“And he appeared within not like flesh which is burnt, but as bread that is baked, or as gold and silver glowing in a furnace. Moreover, we perceived such a sweet odour [coming from the pile], as if frankincense or some such precious spices had been smoking there.”

And they have to stab him instead, at which point his blood spurts out in the shape of a dove and puts out the flames (or so it is reported). The biography contains a few pieces of anti-Jewish sentiment, including blaming the Jews for preventing the church from receiving Polycarp’s body “lest they start worshipping him instead of Christ” – which the writers say is not possible for the Christian to do.

The Romans, not seeking to make the mistake of letting Polycarp come back to life, instead put his body in the fire, where it burns, and the Christians collect his bones and bury them in a fitting place where they can gather together to celebrate the anniversary of the event and rejoice over Polycarp’s life.

The letter says Polycarp was the 12th martyr in Smyrna. And that it has been sent around the churches in order to encourage them to glorify the Lord.

“Since, then, you requested that we would at large make you acquainted with what really took place, we have for the present sent you this summary account through our brother Marcus. When, therefore, you have yourselves read this Epistle, be pleased to send it to the brethren at a greater distance, that they also may glorify the Lord, who makes such choice of His own servants. To Him who is able to bring us all by His grace and goodness into his everlasting kingdom, through His only-begotten Son Jesus Christ, to Him be glory, and honour, and power, and majesty, for ever. Amen. Salute all the saints. They that are with us salute you, and Evarestus, who wrote this Epistle, with all his house.”

There’s an online version of the document here.

Church History Trading Cards: The Apology of Justin Martyr

A trading card for an inanimate object. All the great series of cards have them (except any of the NRL cards I collected as a kid. I also collected Phantom cards (and comics). I think they’re under the house at mum and dad’s.

Justin Martyr’s Apology is one of a suite of Apologies written to Roman Emperors seeking improved treatment of Christians.

Here’s an outline of his argument (quite summarised)…

Justin opens with a call for justice, because it is unjust to punish people for the name that they take rather than their deeds. Some had been denying the name of Christ, but keeping the deeds, and escaping punishment. Justin says his document will provide an overview of Christian beliefs for Caesar to put to the test. Next he deals with the charges of atheism – concluding that Christians believe the Roman gods exist, they just think they are wicked demons.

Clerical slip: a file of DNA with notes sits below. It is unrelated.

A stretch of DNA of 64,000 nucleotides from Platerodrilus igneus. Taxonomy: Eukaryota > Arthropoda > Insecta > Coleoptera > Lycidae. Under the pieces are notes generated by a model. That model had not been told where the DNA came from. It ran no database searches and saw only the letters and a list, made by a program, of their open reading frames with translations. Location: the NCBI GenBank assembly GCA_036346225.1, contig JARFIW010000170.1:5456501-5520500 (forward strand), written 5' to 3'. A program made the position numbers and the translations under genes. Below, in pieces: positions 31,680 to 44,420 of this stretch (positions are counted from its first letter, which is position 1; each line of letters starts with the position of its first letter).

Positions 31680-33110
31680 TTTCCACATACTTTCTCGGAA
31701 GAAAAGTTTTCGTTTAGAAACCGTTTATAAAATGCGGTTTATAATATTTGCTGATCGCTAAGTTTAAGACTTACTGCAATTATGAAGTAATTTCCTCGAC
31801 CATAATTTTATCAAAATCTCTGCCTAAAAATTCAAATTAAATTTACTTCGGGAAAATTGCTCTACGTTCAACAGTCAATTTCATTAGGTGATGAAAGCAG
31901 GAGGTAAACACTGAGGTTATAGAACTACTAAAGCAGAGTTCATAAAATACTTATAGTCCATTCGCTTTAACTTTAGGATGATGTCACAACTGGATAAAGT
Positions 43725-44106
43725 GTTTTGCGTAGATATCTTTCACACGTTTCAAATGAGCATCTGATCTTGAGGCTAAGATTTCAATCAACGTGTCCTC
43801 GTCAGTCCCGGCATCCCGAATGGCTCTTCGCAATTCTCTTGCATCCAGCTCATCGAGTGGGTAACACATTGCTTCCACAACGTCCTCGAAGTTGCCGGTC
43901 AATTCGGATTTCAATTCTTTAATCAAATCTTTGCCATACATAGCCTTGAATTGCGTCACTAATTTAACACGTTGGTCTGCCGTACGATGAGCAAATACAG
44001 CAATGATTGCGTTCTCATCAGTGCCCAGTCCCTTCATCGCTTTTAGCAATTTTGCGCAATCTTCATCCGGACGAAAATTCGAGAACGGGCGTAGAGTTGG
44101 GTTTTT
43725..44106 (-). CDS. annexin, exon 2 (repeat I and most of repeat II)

Christians should be punished if they do wrong, but being a Christian itself isn’t wrong. He says that while Christians can deny the name of Christ (by telling a lie) their lives will still show who they are, and that God will judge the wicked, an idea Plato had already suggested. Everybody knows idols are dumb because they’re made by man.

Christians believe that God provides all things, and requires only virtuous living in return. He says that if Christians pursued a seditious earthly kingdom they wouldn’t die for the cause, but rather lie for the cause. He says that Christians are allies in the moral living cause. He appeals to Caesar’s sense of justice and commitment to wisdom. Then he outlines the gospel, and the crucified Christ’s place in the created order (second to the father, with the Spirit third), and shows that the gospel changes lives. He examines Christ’s teaching, pointing to his teaching about the state (render unto Caesar). Then covers the feasibility of the resurrection, overlaps between Christian doctrine and philosophy, and the Old Testament, finally he talks about Christian practice in their gatherings.

Here’s how he describes his purpose (turned into dot points):

And that this may now become evident to you:

  • that whatever we assert in conformity with what has been taught us by Christ, and by the prophets who preceded Him, are alone true, and are older than all the writers who have existed; that we claim to be acknowledged, not because we say the same things as these writers said, but because we say true things
  • that Jesus Christ is the only proper Son who has been begotten by God, being His Word and first-begotten, and power; and, becoming man according to His will, He taught us these things for the conversion and restoration of the human race:
  • before He became a man among men, some, influenced by the demons before mentioned, related beforehand, through the instrumentality of the poets, those circumstances as having really happened, which, having fictitiously devised, they narrated, in the same manner as they have caused to be fabricated the scandalous reports against us of infamous and impious actions

And here, to save anybody else the hassle of reading the document, are some extended quotes about things that might come up in the exam.